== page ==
Bow Maintenance and Rehairing
The schedule for routine bow maintenance is poorly understood by the very players who need it the most. In addition to the hair actually wearing out, the process of the hair stretching and changing the length can throw off the balance of the bow leading to poor or unexpected performance.
“I’m pretty sure we just got this bow rehaired a few months ago… we have a concert coming up this weekend, and now this!”
The scene is a familiar one in so many ways. The nervous child trying not to upset their parents and wondering if they have done something wrong, the parent wondering if they have been taken advantage of because they spent a lot of money on a bow that’s not working anymore.
I smile and pick up the bow, holding it horizontally with the frog facing up. The hair hangs in a long sloping arc below the camber of the stick, dipping down to at least an inch and a half.
“Well, it seems that somebody practices a lot!” I say, nodding in appreciation of the now smiling face of the student. “I’m pretty sure you haven’t done anything wrong. In fact, I’d say you have lived up to your teacher’s highest expectations for playing time if it’s only been a couple of months!”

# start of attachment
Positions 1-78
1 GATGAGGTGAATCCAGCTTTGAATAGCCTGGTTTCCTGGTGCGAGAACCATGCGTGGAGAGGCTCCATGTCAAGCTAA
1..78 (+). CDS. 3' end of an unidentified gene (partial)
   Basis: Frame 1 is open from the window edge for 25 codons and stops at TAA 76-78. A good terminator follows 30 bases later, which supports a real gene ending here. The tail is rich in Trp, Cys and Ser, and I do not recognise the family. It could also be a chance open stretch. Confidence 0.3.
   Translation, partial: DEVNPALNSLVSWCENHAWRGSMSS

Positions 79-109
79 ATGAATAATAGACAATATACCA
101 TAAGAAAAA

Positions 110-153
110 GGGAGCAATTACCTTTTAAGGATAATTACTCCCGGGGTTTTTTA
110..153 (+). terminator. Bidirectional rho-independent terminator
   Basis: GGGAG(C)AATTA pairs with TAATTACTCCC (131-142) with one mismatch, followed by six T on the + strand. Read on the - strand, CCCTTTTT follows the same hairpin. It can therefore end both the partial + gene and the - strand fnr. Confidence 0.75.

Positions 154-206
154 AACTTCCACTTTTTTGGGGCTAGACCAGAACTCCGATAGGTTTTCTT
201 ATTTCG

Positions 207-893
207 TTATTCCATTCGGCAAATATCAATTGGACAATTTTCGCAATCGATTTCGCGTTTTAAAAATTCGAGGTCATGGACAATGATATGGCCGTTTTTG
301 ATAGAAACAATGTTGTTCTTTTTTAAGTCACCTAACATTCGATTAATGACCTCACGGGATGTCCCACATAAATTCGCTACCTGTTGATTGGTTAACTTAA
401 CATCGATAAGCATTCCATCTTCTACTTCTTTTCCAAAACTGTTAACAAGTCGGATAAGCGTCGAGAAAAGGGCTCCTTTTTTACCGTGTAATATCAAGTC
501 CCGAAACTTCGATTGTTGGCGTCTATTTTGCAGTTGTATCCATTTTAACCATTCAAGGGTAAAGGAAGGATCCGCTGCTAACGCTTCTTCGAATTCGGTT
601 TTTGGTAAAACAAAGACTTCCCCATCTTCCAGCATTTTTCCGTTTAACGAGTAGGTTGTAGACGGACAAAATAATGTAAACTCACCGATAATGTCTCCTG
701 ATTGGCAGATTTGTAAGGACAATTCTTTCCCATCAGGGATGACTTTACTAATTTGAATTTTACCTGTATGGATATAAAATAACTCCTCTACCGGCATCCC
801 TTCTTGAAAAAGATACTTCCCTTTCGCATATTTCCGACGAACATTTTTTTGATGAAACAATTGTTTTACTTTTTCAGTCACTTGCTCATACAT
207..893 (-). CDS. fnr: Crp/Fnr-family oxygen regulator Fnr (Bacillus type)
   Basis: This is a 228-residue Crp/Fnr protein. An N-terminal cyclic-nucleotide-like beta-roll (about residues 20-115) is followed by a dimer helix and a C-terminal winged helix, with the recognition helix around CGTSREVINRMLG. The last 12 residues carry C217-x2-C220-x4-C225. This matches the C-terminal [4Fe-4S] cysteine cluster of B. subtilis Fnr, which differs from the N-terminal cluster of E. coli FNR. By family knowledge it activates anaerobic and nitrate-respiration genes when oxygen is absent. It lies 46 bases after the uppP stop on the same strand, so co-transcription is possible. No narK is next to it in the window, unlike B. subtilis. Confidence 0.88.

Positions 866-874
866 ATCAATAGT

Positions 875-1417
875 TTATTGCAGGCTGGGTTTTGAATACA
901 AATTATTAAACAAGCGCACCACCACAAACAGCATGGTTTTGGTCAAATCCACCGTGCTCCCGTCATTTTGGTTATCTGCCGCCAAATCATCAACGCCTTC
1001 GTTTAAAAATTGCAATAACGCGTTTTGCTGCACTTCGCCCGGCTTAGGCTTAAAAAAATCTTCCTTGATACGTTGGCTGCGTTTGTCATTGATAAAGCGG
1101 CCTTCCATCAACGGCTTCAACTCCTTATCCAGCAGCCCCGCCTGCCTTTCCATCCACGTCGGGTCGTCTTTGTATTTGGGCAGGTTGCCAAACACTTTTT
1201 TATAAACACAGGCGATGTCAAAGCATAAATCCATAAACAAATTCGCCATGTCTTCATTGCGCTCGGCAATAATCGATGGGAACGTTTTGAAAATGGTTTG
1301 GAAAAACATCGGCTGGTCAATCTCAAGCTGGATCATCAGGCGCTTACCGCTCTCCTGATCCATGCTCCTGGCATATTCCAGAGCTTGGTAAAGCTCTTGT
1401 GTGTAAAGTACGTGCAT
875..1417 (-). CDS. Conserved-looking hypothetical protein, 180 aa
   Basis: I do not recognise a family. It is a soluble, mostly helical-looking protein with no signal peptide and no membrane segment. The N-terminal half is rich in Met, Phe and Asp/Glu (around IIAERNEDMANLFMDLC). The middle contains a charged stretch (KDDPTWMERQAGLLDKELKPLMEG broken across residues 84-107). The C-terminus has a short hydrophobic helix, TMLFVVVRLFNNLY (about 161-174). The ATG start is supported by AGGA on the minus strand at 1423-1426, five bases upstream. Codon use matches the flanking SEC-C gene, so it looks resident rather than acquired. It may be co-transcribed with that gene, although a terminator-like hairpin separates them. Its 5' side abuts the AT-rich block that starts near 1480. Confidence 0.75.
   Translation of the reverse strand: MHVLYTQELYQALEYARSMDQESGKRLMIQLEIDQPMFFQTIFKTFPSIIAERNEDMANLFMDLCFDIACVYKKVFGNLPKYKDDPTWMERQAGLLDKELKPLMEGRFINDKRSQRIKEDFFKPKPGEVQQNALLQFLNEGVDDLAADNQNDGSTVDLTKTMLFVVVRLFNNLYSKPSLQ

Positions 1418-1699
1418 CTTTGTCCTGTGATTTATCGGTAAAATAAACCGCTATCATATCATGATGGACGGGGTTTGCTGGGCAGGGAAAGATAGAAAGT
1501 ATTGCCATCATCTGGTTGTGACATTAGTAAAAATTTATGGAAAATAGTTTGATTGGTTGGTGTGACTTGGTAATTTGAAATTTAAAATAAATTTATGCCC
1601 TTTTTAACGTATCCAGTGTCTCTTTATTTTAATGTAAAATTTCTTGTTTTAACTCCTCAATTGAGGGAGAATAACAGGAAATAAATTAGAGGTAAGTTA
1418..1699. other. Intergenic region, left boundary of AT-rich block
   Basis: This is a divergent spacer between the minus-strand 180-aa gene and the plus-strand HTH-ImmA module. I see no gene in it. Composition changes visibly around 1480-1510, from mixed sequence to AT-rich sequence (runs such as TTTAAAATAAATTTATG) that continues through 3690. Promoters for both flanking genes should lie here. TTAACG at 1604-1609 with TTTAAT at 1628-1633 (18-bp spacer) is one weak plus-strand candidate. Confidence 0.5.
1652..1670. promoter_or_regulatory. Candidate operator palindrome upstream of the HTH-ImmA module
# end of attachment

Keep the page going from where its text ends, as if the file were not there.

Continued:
Now it’s time to explain bow rehairs…
A hank of bow hair has about 120 hours of useful life in it before the natural friction slowly becomes replaced by the stickiness of the rosin. At that point, the player starts to notice they must rosin their bow every time or seems to lose its grip and skates about. This means the only thing making the hair work is the rosin. This also starts the process of accumulating rosin buildup on the front of the instrument.
The hair stretching out while you play, or even while it’s stored under tension, is another process that changes the performance quality of the bow. The center of gravity of the bow can shift as much as a centimeter just because the hair has stretched out and become too long.
To be clear, if your bow is not well-maintained with fresh hair and at the correct length, all the extra money that you paid to buy a fine instrument and bow will be wasted.
At Potter Violins we have full-time bow restorers that will be glad to work with all your bow’s needs. You can call to make an appointment or leave your bow with us.
L. Dalton Potter